Mucous membrane A membrane that lines a body cavity that opens
to the exterior. Also called the mucosa (mu-KO-sa).
Mucus The thick fluid secretion of goblet cells, mucous cells,
mQcoQs glands, and mQcoQs membranes.
Muscle An organ composed of one of three types of muscular tissue
(skeletal, cardiac, or smooth), specialized for contraction to pro-
duce voluntary or involuntary movement of parts of the body.
Muscle action potential A stimulating impulse that propagates along
the sarcolemma and transverse tubules; in skeletal muscle, it is
generated by acetylcholine, which increases the permeability of
the sarcolemma to sodium ions (Na+).
Muscle fatigue (fa-TEG) Inability of a muscle to maintain its strength
of contraction or tension; may be related to insufficient oxygen,
depletion of glycogen, and/or lactic acid buildup.
Muscular tissue A tissue specialized to produce motion in response
to muscle action potentials by its qualities of contractility, exten-
sibility, elasticity, and excitability; types include skeletal, cardiac,
and smooth.
Muscle tone A sustained, partial contraction of portions of a skeletal
or smooth muscle in response to activation of stretch receptors
or a baseline level of action potentials in the innervating motor
neurons.
Muscular dystrophies (DIS-tro-fez') Inherited muscle-destroying
diseases, characterized by degeneration of muscle fibers (cells),
which causes progressive atrophy of the skeletal muscle.
Muscularis (MUS-ku-la'-ris) A muscular layer (coat or tunic) of an organ.
Muscularis mucosae (mu-KO-se) A thin layer of smooth muscle fibers
that underlie the lamina propria of the mucosa of the gastrointes-
tinal tract.
Mutation (mu-TA-shun) Any change in the sequence of bases in a
DNA molecule resulting in a permanent alteration in some inherit-
able trait.
Myasthenia gravis (mT-as-THE-ne-a) Weakness and fatigue of skeletal
muscles caused by antibodies directed against acetylcholine
receptors.
Myelin sheath (MT-e-lin) Multilayered lipid and protein covering,
formed by Schwann cells and oligodendrocytes, around axons of
many peripheral and central nervous system neurons.
Myocardial infarction (MI) (mT'-o-KAR-de-al in-FARK-shun) Gross
necrosis of myocardial tissue due to interrupted blood supply.
Also called a heart attack.
Myocardium (mT'-o-KAR-de-um) The middle layer of the heart wall,
made up of cardiac muscle tissue, lying between the epicardium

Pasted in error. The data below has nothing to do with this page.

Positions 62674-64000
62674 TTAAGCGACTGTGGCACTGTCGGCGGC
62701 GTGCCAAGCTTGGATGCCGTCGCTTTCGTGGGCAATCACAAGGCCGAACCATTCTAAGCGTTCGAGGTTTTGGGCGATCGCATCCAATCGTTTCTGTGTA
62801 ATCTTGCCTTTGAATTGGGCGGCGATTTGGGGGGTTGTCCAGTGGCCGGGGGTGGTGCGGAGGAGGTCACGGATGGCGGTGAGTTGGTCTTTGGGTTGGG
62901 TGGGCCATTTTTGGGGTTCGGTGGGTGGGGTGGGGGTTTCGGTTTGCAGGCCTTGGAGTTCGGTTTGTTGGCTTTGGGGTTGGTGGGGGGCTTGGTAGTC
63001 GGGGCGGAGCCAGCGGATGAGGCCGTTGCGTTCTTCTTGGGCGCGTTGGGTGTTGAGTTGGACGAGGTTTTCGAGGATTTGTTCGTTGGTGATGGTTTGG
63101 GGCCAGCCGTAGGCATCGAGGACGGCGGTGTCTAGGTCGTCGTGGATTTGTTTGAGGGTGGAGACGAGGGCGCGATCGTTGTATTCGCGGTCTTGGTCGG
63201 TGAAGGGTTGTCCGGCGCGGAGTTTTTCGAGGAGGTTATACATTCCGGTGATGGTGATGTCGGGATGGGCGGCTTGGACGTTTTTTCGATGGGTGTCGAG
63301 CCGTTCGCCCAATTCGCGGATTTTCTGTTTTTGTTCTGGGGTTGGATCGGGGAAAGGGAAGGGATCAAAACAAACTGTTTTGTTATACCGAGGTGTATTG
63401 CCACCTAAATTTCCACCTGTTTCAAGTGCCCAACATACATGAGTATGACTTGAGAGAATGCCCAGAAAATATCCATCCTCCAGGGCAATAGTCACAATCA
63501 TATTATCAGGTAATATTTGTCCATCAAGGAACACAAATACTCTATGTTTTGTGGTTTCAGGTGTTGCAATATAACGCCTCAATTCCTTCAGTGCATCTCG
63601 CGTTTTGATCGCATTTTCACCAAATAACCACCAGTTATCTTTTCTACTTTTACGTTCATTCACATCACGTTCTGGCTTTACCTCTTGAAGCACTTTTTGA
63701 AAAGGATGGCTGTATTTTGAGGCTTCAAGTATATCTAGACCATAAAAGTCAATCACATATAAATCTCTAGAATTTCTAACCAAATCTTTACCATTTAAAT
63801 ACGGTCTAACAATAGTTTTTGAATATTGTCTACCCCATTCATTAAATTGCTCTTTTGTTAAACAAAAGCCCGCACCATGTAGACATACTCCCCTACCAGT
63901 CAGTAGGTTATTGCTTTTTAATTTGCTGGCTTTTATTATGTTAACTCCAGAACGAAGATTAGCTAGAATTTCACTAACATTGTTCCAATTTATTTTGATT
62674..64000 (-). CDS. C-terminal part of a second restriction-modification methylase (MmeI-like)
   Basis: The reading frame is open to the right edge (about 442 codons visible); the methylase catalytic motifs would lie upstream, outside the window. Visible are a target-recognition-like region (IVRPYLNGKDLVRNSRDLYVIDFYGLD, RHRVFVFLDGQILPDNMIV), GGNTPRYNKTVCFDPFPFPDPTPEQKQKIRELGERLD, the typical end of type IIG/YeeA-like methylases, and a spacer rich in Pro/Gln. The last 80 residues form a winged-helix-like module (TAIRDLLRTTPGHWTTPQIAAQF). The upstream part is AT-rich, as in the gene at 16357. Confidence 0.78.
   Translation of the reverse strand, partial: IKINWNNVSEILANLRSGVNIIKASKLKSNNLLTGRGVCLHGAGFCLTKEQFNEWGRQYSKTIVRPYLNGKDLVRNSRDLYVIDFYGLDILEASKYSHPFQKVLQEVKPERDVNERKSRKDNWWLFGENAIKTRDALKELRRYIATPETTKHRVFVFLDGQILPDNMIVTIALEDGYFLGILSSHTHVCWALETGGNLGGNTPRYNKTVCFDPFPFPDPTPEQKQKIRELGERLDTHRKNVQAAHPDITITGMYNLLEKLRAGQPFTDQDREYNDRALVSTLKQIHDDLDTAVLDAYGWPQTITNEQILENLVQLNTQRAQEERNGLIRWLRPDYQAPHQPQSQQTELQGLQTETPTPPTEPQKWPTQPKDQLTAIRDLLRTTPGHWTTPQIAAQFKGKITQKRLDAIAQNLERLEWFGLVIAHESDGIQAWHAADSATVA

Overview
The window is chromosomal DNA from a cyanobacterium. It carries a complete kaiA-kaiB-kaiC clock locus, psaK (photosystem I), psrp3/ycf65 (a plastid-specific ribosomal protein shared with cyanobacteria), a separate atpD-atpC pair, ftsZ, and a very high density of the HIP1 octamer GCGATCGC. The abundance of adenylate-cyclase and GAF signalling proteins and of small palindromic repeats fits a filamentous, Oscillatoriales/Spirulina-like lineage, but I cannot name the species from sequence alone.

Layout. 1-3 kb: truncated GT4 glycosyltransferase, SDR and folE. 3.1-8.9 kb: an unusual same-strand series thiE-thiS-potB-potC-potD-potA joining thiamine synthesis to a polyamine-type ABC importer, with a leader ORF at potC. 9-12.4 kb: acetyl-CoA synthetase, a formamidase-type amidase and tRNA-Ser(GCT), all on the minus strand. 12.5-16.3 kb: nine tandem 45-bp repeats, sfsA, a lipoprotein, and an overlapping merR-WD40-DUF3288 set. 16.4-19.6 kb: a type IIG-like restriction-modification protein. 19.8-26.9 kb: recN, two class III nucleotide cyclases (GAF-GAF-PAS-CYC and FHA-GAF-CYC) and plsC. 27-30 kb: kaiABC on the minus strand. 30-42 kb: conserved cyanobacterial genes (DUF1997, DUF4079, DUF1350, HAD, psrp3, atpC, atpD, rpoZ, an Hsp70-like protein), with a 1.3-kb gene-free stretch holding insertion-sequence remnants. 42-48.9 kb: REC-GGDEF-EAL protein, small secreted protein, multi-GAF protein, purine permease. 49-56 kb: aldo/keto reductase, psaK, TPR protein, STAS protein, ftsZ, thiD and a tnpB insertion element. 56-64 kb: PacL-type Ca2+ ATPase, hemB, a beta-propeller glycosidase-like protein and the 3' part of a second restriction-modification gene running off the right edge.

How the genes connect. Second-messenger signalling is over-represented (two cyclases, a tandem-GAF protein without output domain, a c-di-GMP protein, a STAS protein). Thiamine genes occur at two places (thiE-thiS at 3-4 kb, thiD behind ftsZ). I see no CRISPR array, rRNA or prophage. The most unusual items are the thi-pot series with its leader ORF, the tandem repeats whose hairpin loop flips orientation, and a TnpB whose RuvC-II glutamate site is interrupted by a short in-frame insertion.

and the endocardium and constituting the bulk of the heart.
Myofibril (mT-o-FT-bril) A threadlike structure, extending longitudinal-
ly through a muscle fiber (cell) consisting mainly of thick filaments
(myosin) and thin filaments (actin, troponin, and tropomyosin).
Myoglobin (mT-o-GLO-bin) The oxygen-binding, iron-containing pro-
tein present in the sarcoplasm of muscle fibers (cells); contributes
the red color to muscle.
Myogram (MT-o-gram) The record or tracing produced by a myo-
graph, an apparatus that measures and records the force of
muscular contractions.
Myology (mT-OL-o-je) The study of muscles.
Myometrium (mT'-o-ME-tre-um) The smooth muscle layer of the
uterus.
Myopathy (mT-OP-a-the) Any abnormal condition or disease of
muscle tissue.
Myopia (mT-O-pe-a) Defect in vision in which objects can be seen
distinctly only when close to the eyes; nearsightedness.
Myosin (MT-o-sin) The contractile protein that makes up the thick
filaments of muscle fibers.
N
Nail A hard plate, composed largely of keratin, that develops from
the epidermis of the skin to form a protective covering on the
dorsal surface of the distal phalanges of the fingers and toes.
Nail matrix (MA-triks) The part of the nail beneath the body and root
from which the nail is produced.
Nasal cavity (NA-zal) A mucosa-lined cavity on either side of the
nasal septum that opens onto the face at the external nares and
into the nasopharynx at the internal nares.
Nasal septum (SEP-tum) A vertical partition composed of bone (per-
pendicular plate of ethmoid and vomer) and cartilage, covered
with a mucous membrane, separating the nasal cavity into left
and right sides.
Nasolacrimal duct (na'-zo-LAK-ri-mal) A canal that transports the
lacrimal secretion (tears) from the nasolacrimal sac into the nose.
Nasopharynx (na'-zo-FAR-inks) The superior portion of the pharynx,
lying posterior to the nose and extending inferiorly to the soft
palate.
Neck The part of the body connecting the head and the trunk. A
constricted portion of an organ such as the neck of the femur or
uterus.
Necrosis (ne-KRO-sis) A pathological type of cell death that results
from disease, injury, or lack of blood supply in which many adja-
cent cells swell, burst, and spill their contents into the interstitial
fluid, triggering an inflammatory response.
Negative feedback The principle governing most control systems; a
mechanism of response in which a stimulus initiates actions that
reverse or reduce the stimulus.
Neonatal (ne-o-NA-tal) Pertaining to the first four weeks after birth.
Neoplasm (NE-o-plazm) A new growth that may be benign or malig-
nant.
Nephron (NEF-ron) The functional unit of the kidney.
Nerve A cordlike bundle of neuronal axons and/or dendrites and
associated connective tissue coursing together outside the cen-
tral nervous system.
Nerve fiber General term for any process (axon or dendrite) project-
ing from the cell body of a neuron.
Nerve impulse A wave of depolarization and repolarization that self-
propagates along the plasma membrane of a neuron; also called
a nerve action potential.
Nervous tissue Tissue containing neurons that initiate and conduct
nerve impulses to coordinate homeostasis, and neuroglia that
provide support and nourishment to neurons.
538 Glossary
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